Introduction to State Gaming Regulations and You
For slot machine players as well as other law-abiding gamblers, state gaming regulations are a simple fact of life whether known to exist to most people or not. State-run gaming commissions work hard to ensure the protection of private citizens from the dangers of gambling.
But what do state gaming regulations mean for you? What do they mean to gaming companies and casino operators? This blog provides a perspective of how the gaming industry, both providers and players, can be impacted by state legislation.
Popularity and Acceptance of Gaming
The gaming and betting industry is highly regulated. The popularity and acceptance of gaming is influenced by prevailing social mores, and changes in these social mores could result in a reduced acceptance of gaming as a leisure activity.
Gaming companies and casino operators depend on the appeal of its gaming offerings to its customers and players and the general acceptance of gaming.
Negative perceptions and publicity surrounding the gaming industry could lead to increased gaming regulation. If the popularity of gaming declines for any reason, the financial condition and results of operations for gaming companies and casino operators may be adversely affected.
For example, if a perception develops that the gaming industry is failing to adequately address concerns over problem gambling, the resulting political pressure may result in the gaming industry being subject to increased regulation.
Such an increase in regulation could adversely impact results of operations and financial condition of gaming companies as well as casino operators.
Typically, gaming regulations in the jurisdictions in which gaming companies operate are established by statute and are administered by a regulatory agency with broad authority to interpret gaming regulations and to regulate gaming activities.
Gaming is regulated by state law in the United States, which typically prohibits gaming except as authorized and regulated by the particular state. There are currently 45 jurisdictions which authorize the operation of gambling establishments in the United States.
Regulatory requirements vary among jurisdictions, but the majority of jurisdictions require licenses, permits or findings of suitability for each gaming company. In some jurisdictions major stockholders, directors, officers, and key employees are subject to lengthy background investigations that may require extensive personal and financial disclosures.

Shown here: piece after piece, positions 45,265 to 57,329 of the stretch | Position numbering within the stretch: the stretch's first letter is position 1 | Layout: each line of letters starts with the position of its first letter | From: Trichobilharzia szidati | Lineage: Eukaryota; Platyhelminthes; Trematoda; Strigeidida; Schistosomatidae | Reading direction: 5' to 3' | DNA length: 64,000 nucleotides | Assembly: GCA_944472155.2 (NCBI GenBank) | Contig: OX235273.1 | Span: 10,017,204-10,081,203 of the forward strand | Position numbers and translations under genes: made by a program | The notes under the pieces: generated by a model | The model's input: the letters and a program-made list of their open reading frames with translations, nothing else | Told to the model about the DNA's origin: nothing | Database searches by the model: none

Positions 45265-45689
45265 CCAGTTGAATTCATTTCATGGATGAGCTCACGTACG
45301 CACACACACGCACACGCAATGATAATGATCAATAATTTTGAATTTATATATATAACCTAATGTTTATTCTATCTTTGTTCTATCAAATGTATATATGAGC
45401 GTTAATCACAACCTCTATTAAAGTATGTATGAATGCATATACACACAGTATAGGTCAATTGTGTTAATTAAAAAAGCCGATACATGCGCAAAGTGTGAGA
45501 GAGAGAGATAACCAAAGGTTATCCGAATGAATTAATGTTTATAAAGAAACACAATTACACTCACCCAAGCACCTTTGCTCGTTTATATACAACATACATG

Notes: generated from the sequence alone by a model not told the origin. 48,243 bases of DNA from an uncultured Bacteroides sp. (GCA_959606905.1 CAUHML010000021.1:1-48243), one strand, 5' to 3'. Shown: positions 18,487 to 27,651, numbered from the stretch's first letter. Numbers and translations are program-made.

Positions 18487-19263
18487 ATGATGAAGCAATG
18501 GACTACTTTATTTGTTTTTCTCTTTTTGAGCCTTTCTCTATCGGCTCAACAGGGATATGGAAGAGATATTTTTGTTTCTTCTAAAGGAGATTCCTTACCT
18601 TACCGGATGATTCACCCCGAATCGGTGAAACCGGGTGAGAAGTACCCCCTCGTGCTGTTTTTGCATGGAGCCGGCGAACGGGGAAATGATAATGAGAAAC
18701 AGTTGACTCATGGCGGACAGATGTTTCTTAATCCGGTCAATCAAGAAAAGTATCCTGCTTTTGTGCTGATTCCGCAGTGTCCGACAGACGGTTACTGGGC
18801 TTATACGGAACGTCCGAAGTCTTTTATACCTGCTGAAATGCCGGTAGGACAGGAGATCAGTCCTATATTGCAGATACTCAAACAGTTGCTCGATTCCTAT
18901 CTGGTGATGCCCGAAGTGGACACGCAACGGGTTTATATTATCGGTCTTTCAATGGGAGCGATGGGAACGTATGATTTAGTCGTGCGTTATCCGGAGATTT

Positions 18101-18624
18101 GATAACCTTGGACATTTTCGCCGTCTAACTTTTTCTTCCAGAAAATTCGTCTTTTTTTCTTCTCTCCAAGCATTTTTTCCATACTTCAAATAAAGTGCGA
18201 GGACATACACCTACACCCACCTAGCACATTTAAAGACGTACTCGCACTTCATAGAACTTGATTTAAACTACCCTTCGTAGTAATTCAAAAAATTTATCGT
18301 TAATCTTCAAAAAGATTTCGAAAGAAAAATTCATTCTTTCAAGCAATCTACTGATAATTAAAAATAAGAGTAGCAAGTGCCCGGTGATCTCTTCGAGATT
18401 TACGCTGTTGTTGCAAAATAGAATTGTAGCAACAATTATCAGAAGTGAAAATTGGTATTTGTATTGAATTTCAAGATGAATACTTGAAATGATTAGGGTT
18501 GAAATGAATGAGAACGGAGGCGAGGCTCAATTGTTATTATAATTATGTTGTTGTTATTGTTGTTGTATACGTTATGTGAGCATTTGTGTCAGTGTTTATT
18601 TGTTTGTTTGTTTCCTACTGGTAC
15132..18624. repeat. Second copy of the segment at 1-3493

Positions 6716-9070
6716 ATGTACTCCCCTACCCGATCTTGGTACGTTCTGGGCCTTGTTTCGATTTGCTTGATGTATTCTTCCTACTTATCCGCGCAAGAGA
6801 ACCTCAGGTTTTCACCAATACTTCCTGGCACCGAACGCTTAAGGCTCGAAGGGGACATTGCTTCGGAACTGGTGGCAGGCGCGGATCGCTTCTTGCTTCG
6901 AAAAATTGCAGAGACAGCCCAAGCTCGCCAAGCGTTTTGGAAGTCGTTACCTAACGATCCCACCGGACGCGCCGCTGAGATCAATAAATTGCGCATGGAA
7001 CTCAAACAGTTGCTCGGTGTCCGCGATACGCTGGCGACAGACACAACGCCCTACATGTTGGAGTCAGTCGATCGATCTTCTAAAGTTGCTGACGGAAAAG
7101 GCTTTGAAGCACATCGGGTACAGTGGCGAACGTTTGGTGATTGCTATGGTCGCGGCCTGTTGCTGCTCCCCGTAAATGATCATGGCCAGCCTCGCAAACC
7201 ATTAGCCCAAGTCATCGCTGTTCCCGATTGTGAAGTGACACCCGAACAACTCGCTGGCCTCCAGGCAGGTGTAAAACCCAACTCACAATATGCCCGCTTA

Among other things, gaming authorities in the various jurisdictions in which gaming companies are licensed, may:
- adopt additional rules and regulations under the implementing statutes;• investigate violations of gaming regulations;
- enforce gaming regulations and impose disciplinary sanctions for violations of such laws, including fines, penalties and revocation of gaming licenses;
- review the character and fitness of manufacturers, distributors and operators of gaming products and services and make determinations regarding their suitability or qualification for licensure;
- grant licenses for the manufacture, distribution and operation of gaming products and services;
- review and approve transactions (such as acquisitions, material commercial transactions, securities offerings and debt transactions); and,
- establish and collect related fees and/or taxes.
Further, the regulatory review process and licensing requirements may limit the use of technologies owned and developed by those unwilling to subject themselves to regulatory review or do not meet regulatory requirements.
Often, casino operators need to obtain approval within their jurisdiction to use new product hardware, software, and online gaming products. Gaming hardware and software must be approved either by a gaming authority laboratory or a private laboratory authorized by the gaming authority.
Such approvals may require a license from the jurisdiction, which may place a limit on the amount of space allocated or limit the amount of new product to be made available. Substantial changes in any such regulations can also adversely affect demand.
State gaming regulations are a simple fact of life, whether known to exist to most people or not. Gaming commissions work hard to ensure the protection of private citizens from the perceived dangers of gambling.
Each state’s gaming commission is slightly different, although many model themselves after the gaming laws of the state of Nevada. Because state-run gaming commissions are non-identical, I’ve started a weekly blog covering what each state offers players within their gaming commissions. Sometimes, these state gaming regulations include published statistics for payout percentages for both slot machines and table games.
Sometimes, they only provide an overall payout percentage for each casino. Others, like Colorado, offer the overall payout percentages for each casino as well as for each denomination slot machine within that casino.
My year-long, weekly blog covering each U.S. state, territory, and federal district can be found HERE. I’m writing each state’s blog in alphabetical order, with the expectation of completing the series by mid-2018.
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Next: Getting to Know Common Legal Gaming Classifications – Accepted legal gaming classifications are available to state gaming boards to restrict which class of slot machines can be used in a casino or other gaming area, specifically Class I (tribal ceremonies), Class II (bingo), and Class III (for everything else, including Las Vegas style casino games).